The GatewayUncategorized

Statement: The end of Campus Crime Beat

The Gateway is changing how we cover stories about campus crime, for the better

Campus, we have heard you. 

There is, arguably, no more important news that journalism covers than issues regarding crime and public safety. We have an obligation to share this news in the most informative and respectful way possible. 

The Gateway has evolved from a weekly published paper, to a mixed format magazine and online publication. As times change, our content needs to change too. 

In the early 2000s, The Gateway began publishing an article series entitled Campus Crime Beat. The most substantive explanation for the production of the series was published on the second page of the August 30, 2001 edition of The Gateway newspaper

As outlined in the segment explanation above, The Gateway intended the series to emphasize “crime awareness” towards the “prevention of victimization.” The Gateway wanted to talk about the serious phenomenon of campus crime, and contribute to campus safety.

Yet, as you can see from subtitles within the article, the tone of the series was not one reflective of the importance of this news. From the very beginning, as an article series, Campus Crime Beat was not designed to be the most respectful avenue for talking about this news.

Over the years, the tone of the Campus Crime Beat article has leaned further into being a humorous segment. Campus incidents have been recalled with language intended to be light hearted and entertaining. The series also relies heavily on statistics and incidences communicated to us by the University of Alberta Protective Services, and does not stress the student voice enough.

The Gateway has listened to and believed the years of lived experience that many students have expressed over the years in regards to policing and campus safety. We see and know that policing and safety measures have generally failed and re-victimized underrepresented communities. Systemic racism within all institutions, including policing, has affected Black and Indigenous people broadly. Communities needing the most protecting, such as the LGBTQ+ community, have been victimized by those who were supposed to help them.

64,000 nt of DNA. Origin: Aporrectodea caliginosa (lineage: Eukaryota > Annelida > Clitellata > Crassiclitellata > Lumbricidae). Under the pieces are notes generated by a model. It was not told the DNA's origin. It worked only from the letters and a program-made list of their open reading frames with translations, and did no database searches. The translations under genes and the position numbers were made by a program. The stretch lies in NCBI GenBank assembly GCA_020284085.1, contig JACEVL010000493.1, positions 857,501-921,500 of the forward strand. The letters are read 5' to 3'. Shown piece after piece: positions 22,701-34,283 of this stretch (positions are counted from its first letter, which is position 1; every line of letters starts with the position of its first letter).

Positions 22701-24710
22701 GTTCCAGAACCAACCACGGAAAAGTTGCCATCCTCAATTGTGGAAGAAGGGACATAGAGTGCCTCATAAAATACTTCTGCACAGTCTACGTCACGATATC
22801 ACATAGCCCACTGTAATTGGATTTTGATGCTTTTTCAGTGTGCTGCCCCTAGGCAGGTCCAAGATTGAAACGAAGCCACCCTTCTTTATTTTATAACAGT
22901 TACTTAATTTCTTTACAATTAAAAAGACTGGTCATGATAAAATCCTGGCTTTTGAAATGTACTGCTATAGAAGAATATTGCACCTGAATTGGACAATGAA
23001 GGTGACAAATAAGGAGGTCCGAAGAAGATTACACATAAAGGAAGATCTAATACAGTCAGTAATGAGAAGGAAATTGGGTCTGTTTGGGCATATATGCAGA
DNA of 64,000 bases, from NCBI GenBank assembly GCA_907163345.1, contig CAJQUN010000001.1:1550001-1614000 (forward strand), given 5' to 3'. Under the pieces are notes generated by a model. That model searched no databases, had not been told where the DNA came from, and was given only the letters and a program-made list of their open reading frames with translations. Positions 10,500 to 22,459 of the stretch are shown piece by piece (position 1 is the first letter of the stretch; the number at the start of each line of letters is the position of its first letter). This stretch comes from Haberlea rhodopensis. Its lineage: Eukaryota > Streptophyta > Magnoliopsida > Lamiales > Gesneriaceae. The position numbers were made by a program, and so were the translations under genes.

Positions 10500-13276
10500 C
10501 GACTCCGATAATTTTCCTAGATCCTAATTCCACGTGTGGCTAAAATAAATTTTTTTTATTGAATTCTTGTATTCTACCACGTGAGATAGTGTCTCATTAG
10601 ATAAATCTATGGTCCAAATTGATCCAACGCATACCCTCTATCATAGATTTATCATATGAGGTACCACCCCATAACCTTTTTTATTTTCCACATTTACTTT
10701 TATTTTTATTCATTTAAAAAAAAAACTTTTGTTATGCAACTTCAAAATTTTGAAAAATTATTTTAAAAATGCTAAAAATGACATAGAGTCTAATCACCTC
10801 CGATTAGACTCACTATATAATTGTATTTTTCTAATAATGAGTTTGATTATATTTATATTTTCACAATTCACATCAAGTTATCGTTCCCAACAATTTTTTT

We are at a flashpoint of activism, and the demand to reform justice systems is something we believe is absolutely reasonable and necessary. Injustice must be addressed and amended. 

As such, we do not believe that Campus Crime Beat is the best and most respectful way to convey important news about crime on campus. 

The Gateway will no longer be publishing the Campus Crime Beat segment. Any imperative news regarding crime on campus will be published as regular or breaking news stories — while being held up to the same standards of critical analysis and a synthesis of the most important information from all sides. 

Additionally, The Gateway is introducing a monthly segment where we will be recounting important campus events of the month, including touching upon campus crime incidents. This way, we are able to communicate these important incidents to students, but in a way that is respectful and mindful of promoting campus safety. 

This change will be the first of many that The Gateway wants to make this year to better serve our campus community. We thank you for your feedback on this article series, and want you to know that we take criticism seriously. 

– The Gateway 

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